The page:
There are many different thoughts and opinions from doctors about the benefits of long-term, low-carbohydrate diets like ketovore and carnivore diets. Some people appear to do very well on these diets for the long term. Other people find a short-term ketovore or carnivore diets to “reset” their body is best, then later adding in more whole foods and more carbohydrates.

Getting Started on a Keto Diet

Dr. Eric Berg has a very respected YouTube channel and he highly recommends Keto diets with very low carbs for dealing with infections in general (not specifically C. difficile). In regards to a Keto or low carb diet, Dr. Berg and many other doctors consider it one of the best diets to get healthy and stay healthy.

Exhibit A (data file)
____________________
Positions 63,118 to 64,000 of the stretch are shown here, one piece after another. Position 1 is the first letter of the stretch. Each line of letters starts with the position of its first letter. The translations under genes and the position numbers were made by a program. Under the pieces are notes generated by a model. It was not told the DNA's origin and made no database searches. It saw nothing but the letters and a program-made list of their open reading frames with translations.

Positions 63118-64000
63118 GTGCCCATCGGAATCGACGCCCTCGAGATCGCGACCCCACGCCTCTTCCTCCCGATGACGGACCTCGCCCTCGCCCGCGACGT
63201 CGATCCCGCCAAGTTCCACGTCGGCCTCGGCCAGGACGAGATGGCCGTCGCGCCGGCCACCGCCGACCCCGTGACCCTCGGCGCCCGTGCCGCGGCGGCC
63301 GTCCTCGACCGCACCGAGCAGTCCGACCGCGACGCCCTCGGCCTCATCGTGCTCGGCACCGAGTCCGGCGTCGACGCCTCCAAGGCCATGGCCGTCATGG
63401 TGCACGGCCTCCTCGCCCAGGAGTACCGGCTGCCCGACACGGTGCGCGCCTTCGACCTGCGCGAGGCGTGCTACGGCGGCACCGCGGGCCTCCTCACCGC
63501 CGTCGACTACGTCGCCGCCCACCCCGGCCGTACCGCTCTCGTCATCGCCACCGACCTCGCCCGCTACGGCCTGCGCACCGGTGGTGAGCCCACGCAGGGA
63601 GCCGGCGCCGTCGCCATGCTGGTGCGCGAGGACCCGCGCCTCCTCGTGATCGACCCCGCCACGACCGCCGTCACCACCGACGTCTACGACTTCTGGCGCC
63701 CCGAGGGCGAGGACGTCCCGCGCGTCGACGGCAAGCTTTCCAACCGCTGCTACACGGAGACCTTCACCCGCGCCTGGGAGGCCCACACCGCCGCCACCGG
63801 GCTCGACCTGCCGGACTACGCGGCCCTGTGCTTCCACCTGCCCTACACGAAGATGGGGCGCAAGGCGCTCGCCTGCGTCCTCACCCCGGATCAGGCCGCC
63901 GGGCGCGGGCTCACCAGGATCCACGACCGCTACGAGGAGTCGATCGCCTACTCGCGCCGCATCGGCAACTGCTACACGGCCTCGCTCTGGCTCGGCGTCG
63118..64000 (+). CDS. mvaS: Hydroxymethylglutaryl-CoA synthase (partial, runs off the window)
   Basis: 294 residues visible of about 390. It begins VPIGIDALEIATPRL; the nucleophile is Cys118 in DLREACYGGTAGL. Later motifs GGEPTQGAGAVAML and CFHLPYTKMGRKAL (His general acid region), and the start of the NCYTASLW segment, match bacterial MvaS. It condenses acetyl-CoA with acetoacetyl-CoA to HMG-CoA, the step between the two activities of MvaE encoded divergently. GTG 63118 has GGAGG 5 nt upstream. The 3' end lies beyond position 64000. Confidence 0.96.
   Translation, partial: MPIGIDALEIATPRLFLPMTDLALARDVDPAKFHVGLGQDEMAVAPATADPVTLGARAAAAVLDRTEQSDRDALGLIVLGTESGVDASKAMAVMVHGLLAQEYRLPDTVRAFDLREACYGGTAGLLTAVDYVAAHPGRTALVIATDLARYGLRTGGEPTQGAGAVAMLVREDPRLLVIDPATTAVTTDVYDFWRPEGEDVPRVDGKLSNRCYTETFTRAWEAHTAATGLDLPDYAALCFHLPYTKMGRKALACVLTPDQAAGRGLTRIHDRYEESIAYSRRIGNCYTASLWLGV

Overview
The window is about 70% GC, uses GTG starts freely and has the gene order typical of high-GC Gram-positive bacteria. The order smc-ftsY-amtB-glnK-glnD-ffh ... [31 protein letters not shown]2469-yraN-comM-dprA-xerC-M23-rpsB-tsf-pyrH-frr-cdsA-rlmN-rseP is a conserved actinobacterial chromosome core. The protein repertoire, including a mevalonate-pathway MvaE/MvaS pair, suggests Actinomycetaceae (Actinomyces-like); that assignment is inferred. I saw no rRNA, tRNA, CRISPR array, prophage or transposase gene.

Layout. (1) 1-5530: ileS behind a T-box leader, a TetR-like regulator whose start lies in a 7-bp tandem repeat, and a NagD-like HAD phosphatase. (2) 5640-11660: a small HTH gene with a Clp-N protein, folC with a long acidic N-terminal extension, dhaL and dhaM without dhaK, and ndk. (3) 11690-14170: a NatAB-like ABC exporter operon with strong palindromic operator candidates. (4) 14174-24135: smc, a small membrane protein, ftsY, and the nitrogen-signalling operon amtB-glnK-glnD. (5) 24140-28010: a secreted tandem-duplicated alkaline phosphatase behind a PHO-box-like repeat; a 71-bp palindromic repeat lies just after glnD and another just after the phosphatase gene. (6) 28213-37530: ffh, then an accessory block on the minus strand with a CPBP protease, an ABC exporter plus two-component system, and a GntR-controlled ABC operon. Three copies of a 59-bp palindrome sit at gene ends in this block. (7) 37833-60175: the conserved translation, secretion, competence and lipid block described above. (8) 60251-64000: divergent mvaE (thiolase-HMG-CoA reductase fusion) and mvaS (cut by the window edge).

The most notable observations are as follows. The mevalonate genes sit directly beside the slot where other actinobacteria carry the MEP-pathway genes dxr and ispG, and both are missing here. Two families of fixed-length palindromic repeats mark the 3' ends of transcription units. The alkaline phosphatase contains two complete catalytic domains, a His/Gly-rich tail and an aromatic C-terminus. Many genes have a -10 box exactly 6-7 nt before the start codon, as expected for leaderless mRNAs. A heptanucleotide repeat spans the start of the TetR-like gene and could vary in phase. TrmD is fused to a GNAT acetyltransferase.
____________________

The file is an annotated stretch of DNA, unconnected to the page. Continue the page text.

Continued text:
If you haven’t, I suggest subscribing to his youtube channel. Like us, Dr. Berg has also been censored by Big Tech for telling the truth when it comes to how to be healthy.

Below is a good video intro to the Keto diet:


And below is a good C. diff. treatment video by Dr. Berg, plus a link to his Keto diet videos: